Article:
Archive for April, 2008

And in the room the women come and go talking of Michelangelo

There really are an ungodly amount of lectures available around here to go to. It seems like every visiting ichthyologist and failed insurrectionist has to throw their two cents in the trough like visitors to the Trevi Fountain in Rome do for good luck (only the crudest and most literal manifestation, by the way, of the phenomenon upon which practically everything pretty in Rome seems to be based: throwing money used to buy spiritual well-being into art). I suppose it’s impressive in a way, and should indicate that the owl of Minerva has landed, evoking images of Athenians sitting around the Agora and boring each other with metaphysics, even if it was only in lieu of buggering each other behind the olive tree. But I don’t usually go to them, partly because there are so damn many of them that there’s no balance. The joke about the German tour bus at the gates of heaven, with a sign saying “Heaven” pointing to the left and a sign saying “Lectures about heaven” pointing to the right, and all the Germans filing to the right, would certainly apply here.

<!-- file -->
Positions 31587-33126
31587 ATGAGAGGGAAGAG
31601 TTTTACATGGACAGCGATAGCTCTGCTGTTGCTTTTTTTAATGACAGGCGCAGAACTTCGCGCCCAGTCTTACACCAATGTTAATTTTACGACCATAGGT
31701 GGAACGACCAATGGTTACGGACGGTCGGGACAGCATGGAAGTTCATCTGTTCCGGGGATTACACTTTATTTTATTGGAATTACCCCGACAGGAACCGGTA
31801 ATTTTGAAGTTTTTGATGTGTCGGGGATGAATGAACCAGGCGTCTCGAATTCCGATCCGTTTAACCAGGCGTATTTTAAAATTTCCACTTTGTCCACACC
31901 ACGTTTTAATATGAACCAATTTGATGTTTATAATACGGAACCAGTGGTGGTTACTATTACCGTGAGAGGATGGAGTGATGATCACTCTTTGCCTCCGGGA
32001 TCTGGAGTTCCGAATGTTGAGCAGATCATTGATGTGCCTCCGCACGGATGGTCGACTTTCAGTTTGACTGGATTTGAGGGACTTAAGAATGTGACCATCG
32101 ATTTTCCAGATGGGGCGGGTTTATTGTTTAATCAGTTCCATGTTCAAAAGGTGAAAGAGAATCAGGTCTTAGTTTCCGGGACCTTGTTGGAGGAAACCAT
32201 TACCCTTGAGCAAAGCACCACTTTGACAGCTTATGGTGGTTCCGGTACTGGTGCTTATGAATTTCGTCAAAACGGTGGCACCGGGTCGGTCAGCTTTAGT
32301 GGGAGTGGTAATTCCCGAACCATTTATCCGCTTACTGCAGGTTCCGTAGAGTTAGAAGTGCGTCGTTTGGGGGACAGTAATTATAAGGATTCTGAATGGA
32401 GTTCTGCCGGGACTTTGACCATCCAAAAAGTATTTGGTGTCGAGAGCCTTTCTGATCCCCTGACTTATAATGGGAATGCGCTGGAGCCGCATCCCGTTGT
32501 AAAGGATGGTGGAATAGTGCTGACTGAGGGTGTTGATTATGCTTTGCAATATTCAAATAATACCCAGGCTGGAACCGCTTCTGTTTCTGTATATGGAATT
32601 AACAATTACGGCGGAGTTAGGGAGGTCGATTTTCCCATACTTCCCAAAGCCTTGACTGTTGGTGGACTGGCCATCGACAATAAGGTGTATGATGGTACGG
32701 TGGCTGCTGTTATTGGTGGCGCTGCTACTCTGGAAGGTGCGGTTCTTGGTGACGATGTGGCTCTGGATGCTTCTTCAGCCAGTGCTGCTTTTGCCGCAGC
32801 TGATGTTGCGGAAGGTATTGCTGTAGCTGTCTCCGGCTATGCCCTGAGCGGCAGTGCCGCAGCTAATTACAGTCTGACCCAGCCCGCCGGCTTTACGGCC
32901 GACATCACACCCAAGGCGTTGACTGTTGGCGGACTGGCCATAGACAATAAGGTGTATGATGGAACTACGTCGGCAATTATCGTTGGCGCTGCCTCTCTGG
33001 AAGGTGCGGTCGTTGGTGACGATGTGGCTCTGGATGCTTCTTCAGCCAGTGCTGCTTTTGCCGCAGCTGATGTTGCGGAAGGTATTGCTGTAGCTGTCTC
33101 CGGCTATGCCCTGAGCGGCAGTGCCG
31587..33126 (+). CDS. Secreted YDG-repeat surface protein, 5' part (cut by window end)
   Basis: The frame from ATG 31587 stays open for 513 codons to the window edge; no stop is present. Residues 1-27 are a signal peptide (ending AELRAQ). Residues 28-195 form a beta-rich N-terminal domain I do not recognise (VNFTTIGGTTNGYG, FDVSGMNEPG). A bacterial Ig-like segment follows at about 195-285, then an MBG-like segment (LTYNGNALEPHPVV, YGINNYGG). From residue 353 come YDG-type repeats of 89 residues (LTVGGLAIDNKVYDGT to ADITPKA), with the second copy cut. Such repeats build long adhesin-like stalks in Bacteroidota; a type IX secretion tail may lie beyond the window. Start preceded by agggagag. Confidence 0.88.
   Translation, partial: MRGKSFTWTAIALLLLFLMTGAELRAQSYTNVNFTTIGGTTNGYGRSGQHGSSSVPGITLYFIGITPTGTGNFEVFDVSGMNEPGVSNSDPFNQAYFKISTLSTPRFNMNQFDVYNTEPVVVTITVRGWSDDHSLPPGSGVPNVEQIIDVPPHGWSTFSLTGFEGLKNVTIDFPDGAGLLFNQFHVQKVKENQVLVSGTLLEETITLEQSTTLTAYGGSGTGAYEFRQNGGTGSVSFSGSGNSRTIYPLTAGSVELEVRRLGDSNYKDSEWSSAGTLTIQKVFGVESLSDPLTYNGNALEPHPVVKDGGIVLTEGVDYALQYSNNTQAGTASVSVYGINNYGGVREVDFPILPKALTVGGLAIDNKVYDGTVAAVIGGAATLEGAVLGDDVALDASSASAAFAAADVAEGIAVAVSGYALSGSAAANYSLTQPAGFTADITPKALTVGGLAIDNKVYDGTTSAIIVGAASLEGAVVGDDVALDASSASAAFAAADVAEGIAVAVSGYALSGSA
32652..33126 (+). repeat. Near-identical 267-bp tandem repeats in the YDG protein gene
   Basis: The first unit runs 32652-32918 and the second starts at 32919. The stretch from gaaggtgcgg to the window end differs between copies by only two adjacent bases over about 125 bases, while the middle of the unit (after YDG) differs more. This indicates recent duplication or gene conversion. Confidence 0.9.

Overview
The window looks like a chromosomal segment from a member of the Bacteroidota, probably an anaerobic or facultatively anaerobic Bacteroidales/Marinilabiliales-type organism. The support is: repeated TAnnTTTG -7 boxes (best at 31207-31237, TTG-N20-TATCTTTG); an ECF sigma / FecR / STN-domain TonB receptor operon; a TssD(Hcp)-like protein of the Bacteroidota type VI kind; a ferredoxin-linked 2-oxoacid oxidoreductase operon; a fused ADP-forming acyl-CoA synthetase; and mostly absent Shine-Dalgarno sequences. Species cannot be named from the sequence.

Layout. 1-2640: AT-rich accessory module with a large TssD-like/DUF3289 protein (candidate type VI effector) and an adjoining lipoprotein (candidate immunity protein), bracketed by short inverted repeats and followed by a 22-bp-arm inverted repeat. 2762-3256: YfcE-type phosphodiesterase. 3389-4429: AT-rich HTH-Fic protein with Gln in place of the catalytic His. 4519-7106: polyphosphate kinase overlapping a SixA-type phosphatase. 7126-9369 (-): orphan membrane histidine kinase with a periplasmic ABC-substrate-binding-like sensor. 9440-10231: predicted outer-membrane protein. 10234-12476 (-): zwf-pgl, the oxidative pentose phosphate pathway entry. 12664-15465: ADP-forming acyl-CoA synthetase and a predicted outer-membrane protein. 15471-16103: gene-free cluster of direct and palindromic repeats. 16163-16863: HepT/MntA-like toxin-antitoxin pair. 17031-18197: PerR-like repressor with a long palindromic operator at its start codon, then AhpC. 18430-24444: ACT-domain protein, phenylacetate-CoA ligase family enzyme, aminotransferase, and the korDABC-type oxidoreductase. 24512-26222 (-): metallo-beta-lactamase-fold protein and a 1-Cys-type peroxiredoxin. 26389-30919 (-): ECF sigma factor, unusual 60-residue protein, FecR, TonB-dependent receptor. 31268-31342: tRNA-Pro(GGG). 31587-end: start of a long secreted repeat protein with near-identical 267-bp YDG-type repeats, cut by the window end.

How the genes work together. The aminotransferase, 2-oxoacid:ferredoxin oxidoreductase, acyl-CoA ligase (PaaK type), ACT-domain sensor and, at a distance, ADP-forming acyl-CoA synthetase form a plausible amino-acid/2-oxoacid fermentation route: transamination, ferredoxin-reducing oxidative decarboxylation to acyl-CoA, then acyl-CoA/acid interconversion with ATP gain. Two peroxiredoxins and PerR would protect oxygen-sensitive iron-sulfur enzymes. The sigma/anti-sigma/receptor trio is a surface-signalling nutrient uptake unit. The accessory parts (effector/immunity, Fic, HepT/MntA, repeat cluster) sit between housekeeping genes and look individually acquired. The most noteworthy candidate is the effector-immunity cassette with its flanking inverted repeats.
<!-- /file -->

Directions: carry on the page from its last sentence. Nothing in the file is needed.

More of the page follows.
It’s like a conspiracy to change the basic mode of verbal exchange from dialogue to monologue and conversing people into book and reader. There’s something so programmed about that form of interaction. And there’s already a lot of that in life. Have you ever watched somebody walking around, moving, and tried to count how many of their movements and gestures were really spontaneous, unique, indicating the spiritual individuality of humanity, as opposed to stereotyped, instinctive, uniform from person to person? How many any of us make of that kind in a day? That was really one of the most disappointing aspects of that teenage descent into pituitary gland-dominated chaos and confusion so sardonically called “sexual awakening”: the realization (at least for those of us who had a passing knowledge of biology inflicted on us) that all of these new pleasures that erupted so spontaneously and naturally were in reality standard, even mechanical in their homogeneity and deflatingly functional. It’s like going on a trip for pleasure and then finding out it was business all along.